You will have to use them within 12 hours of thawing them, so keep your frozen packages small to avoid waste unless you are a family of 10, that should mean no more than 6 eggs at a pop. She uses baby food jars. Simply break the egg into a jar and label it as whole egg. If you do whites only for meringues or other recipes then be very careful that not even a speck of yolk gets in with them. Don't add anything to the whites. To do the yolks as 1 tsp. of honey per 1/2 cup of yolks or 1/4 tsp. salt per 1/2 cup of yolks be certain to label what you have done to the yolks.

1 1/2 TBSP. of thawed yolk equals 1 egg yolk 2 TBSP. of thawed egg white equals 1 egg white 3 TBSP. of whole egg equals 1 egg more or less. One recipe also allowed for lightly mixed eggs as if you were going to make scrambled eggs with just a dash of salt.


Ice cream mush (call it sorbet and people will think it's suppose to be that way)- It is nutritious but hard to gauge the hardness exactly. 1 cup of whipping cream, 6 eggs, 1 cup of crushed pineapple, 1 mashed banana, and diced section of orange. Whip cream and eggs separately. Add 1/4 tsp. vanilla. Fold the mixed fruit into the egg, then into the whipped cream. Put it in the freezer occasionally lifting it to keep the fruit from staying at the bottom. If you use blueberries or raspberries add a little honey to sweeten it. We used apples and added some honey and it was so goooood.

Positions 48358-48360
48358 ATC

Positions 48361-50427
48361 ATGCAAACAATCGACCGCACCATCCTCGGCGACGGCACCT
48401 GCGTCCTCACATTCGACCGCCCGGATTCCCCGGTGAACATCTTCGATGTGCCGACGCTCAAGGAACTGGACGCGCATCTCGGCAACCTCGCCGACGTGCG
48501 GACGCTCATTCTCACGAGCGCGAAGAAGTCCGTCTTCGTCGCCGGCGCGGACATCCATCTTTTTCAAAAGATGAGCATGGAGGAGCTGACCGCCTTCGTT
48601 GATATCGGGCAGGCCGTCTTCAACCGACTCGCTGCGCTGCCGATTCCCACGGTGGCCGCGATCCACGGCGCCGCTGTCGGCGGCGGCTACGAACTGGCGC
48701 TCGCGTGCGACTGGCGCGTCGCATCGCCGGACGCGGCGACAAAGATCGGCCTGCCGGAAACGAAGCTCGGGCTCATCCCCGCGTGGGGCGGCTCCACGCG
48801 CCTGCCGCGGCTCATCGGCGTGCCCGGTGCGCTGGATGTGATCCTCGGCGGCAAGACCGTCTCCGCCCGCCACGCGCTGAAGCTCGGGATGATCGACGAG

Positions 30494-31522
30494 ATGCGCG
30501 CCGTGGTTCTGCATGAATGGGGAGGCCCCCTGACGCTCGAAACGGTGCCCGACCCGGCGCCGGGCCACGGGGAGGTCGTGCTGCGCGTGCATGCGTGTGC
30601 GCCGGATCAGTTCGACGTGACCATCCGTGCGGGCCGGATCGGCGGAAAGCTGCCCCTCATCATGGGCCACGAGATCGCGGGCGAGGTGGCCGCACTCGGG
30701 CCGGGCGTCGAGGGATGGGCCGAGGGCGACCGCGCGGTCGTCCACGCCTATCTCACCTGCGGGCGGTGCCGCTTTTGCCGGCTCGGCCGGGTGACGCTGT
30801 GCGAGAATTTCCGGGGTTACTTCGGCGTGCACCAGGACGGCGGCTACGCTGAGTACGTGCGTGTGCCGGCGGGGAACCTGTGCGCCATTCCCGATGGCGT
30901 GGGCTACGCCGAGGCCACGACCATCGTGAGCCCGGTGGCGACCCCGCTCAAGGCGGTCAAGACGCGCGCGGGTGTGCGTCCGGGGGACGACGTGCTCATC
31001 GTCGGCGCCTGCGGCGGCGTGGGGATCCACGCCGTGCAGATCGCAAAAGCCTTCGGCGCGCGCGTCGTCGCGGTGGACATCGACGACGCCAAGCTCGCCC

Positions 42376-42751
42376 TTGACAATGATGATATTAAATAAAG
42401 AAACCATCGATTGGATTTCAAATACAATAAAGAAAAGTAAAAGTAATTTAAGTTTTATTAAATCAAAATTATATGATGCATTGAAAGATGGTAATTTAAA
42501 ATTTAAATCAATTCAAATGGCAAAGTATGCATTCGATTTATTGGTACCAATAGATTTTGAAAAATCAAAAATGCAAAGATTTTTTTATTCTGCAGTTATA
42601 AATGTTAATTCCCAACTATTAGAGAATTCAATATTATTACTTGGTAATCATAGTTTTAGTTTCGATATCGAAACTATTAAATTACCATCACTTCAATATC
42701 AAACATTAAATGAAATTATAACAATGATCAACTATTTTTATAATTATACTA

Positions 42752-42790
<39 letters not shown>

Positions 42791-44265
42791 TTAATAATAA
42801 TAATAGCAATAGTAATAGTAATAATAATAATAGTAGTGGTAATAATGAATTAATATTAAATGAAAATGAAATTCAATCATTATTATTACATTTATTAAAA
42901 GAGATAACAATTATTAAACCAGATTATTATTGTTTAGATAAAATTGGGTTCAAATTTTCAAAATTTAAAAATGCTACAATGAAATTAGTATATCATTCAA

Crepes and French toast and fried egg sandwiches can all be made when the eggs are plentiful and be frozen. As long as we have electricity I plan on freezing things and in MN the winter will take care of it. I am not going to worry about fat/cholesterol when my work level is increased and my stress level is increased.

The feed for 50 ducks costs about $6.50 a month. I love the muscovy ducks we have they are friendly, polite, the hens are pretty and they like the snow and don't need a pond. The don't quack and they are wonderful mothers!

Source: Email messages, Rhema